1. Overview

The systemd software suite is well known for managing a Linux system. It can handle system resources, like services, sockets, and mount points. In addition, it’s used to initialize a Linux system.

In this tutorial, we’ll discuss systemd targets and particularly the multi-user target.

2. Systemd Units

The resources that systemd manages are called units. We can get a listing of the managed units with the systemctl command:

$ systemctl list-units

This command echoes all types of units like services, sockets, targets, etc. We can narrow down the output of the command with the –type option:

$ systemctl list-units --type=target

Here, we filter the list to display only target units. We do this by setting the –type value to target.

Furthermore, units are described in special configuration files that we call unit files. The systemd manager scans many directories to load unit files:

  • /usr/lib/systemd/system, for system units
  • /etc/systemd/system, for user-defined units

For a full list of unit paths on our system, we can run the systemd-analyze command:

$ systemd-analyze unit-paths

A valid unit file name consists of two parts:

  • unit name
  • unit type, preceded by a dot

For example, the unit file of the multi-user target is multi-user.target.

3. Dependencies Between Units

We can set dependencies between units in their unit files. Let’s check the dependencies of the multi-user target with the systemctl command:

$ systemctl show -p "Requires" multi-user.target

Here, we use the systemctl show command together with the -p option, to output the Requires property. We can see that this property is set to the basic.target. This makes systemd start the basic unit in its effort to start the multi-user unit.

Next, let’s output the After property again using the systemctl command:

$ systemctl show -p "After" multi-user.target
After = basic.target ...

In this case, the After property denotes the starting sequence for the two units. In particular, the multi-user target will start after the listed basic target.

4. Targets

Targets are groupings of resources that represent a state the Linux system has reached during startup. In this sense, they’re equivalent to SysV runlevels. Furthermore, targets mostly correspond to runlevels:

  • poweroff
  • rescue
  • multi-user
  • graphical
  • reboot

Moreover, there are dependencies between these targets. In the previous section, we saw that the multi-user target depends on the basic target.

Another key point of the whole procedure is the default target since the system will try to activate this target during the startup process. Usually, it’s a link to one of the targets listed above. We can locate this link in the filesystem:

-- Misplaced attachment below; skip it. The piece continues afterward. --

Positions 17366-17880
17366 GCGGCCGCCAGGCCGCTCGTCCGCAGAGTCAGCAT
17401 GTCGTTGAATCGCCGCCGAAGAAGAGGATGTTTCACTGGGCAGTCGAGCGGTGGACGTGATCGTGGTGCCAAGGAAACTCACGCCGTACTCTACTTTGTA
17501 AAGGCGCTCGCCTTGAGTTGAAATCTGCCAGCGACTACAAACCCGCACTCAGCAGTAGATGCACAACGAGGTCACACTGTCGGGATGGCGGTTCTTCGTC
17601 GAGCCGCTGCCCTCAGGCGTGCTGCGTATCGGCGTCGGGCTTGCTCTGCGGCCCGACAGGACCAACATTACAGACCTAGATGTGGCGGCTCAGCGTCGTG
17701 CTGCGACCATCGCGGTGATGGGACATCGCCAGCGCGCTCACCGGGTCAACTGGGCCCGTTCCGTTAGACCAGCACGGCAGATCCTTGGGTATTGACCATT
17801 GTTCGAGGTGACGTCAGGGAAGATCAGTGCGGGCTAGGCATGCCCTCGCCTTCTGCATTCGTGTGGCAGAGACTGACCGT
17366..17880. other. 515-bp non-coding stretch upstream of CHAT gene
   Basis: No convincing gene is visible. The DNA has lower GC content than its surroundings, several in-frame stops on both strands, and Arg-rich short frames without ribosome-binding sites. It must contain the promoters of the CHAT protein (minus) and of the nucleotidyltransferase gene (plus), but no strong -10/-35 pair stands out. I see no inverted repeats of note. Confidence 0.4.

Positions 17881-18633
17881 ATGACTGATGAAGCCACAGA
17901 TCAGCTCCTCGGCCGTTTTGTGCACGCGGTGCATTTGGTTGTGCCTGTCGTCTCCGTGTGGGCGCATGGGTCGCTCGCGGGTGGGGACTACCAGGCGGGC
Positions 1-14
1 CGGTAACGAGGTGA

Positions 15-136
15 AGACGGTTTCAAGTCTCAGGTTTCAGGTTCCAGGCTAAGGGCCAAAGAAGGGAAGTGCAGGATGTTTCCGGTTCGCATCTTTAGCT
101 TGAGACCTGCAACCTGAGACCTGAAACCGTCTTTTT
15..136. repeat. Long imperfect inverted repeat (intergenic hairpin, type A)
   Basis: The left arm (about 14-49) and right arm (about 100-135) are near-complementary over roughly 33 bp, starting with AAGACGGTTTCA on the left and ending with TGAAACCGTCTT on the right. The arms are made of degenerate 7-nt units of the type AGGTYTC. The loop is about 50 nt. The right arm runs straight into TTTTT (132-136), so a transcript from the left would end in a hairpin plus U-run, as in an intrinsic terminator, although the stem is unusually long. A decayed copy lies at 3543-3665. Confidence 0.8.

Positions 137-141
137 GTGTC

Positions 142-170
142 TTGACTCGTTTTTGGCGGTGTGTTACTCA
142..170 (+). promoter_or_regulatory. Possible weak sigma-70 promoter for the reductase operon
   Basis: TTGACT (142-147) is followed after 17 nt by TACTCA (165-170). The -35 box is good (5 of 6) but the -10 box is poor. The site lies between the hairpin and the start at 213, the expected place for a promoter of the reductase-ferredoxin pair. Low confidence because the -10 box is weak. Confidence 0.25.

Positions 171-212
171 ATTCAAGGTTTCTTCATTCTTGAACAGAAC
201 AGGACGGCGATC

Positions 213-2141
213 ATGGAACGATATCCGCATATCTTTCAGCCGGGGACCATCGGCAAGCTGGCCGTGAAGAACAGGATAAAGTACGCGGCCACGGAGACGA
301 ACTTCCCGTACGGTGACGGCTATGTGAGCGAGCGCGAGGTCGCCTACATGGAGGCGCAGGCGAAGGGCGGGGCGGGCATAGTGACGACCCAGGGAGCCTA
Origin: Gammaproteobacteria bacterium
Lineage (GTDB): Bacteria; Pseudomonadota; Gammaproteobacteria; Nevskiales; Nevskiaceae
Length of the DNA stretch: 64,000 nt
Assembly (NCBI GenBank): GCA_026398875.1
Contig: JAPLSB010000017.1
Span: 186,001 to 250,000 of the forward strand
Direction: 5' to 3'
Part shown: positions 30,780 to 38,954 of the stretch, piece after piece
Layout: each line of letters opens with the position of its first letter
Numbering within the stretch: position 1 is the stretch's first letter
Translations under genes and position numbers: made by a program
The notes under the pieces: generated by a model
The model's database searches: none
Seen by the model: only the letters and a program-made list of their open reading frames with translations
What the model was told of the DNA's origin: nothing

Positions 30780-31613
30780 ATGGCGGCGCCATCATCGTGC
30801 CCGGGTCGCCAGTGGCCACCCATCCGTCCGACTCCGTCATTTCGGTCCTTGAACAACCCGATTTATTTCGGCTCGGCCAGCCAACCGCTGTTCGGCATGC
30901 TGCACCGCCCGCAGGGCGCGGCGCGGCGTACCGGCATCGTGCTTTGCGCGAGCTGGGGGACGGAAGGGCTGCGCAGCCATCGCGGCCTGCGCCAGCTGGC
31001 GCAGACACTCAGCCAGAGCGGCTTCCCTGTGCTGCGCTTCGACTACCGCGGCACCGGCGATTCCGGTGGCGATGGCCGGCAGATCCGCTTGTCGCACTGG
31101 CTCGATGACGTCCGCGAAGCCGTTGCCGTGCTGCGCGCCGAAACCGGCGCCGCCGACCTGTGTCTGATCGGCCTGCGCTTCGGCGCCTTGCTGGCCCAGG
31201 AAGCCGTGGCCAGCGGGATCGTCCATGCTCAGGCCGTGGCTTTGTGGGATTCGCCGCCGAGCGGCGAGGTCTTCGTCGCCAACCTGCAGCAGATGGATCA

$ ls -l /usr/lib/systemd/system | grep default
lrwxrwxrwx    1 root     root            16 Aug 31 18:27 default.target -> graphical.target

Here, the default target points to the graphical target. The system can display a user log-on screen to accept user sessions in this target. This is the final step that the system will try to reach during startup.

5. The multi-user Target

The multi-user target is the state where the system can accept multiple non-graphical user sessions. It’s equivalent to SysV runlevels 2, 3, and 4.

In addition, the graphical target depends on the multi-user target according to its unit file:

$ systemctl show -p "Requires" graphical.target
Requires = multi-user.target

The multi-user target is often the default in Linux systems that are built without a user interface. Besides that, it’s common to use this target when we create a custom service. In such cases, we can use properties like RequiredBy or WantedBy. Both of them define when our service should start. For example, let’s print the WantedBy property of the Docker service:

$ systemctl show -p "WantedBy" docker.service
WantedBy = multi-user.target

As we can see, the multi-user target is in the WantedBy list. The WantedBy property is the opposite of the Wants property. As a result, the system will activate the Docker service as part of the multi-user target.

The Wants property is similar to Requires, but less strict. It’s the recommended way to declare a dependency because the system tries to start the service even if one of its wanted resources fails. This leads to a more fault-tolerant setup.

6. Conclusion

In this article, we learned about the multi-user target. Firstly, we looked at systemd units and the dependencies between them. Then, we discussed target units. Finally, we focused on the multi-user target, which is very common for starting services.

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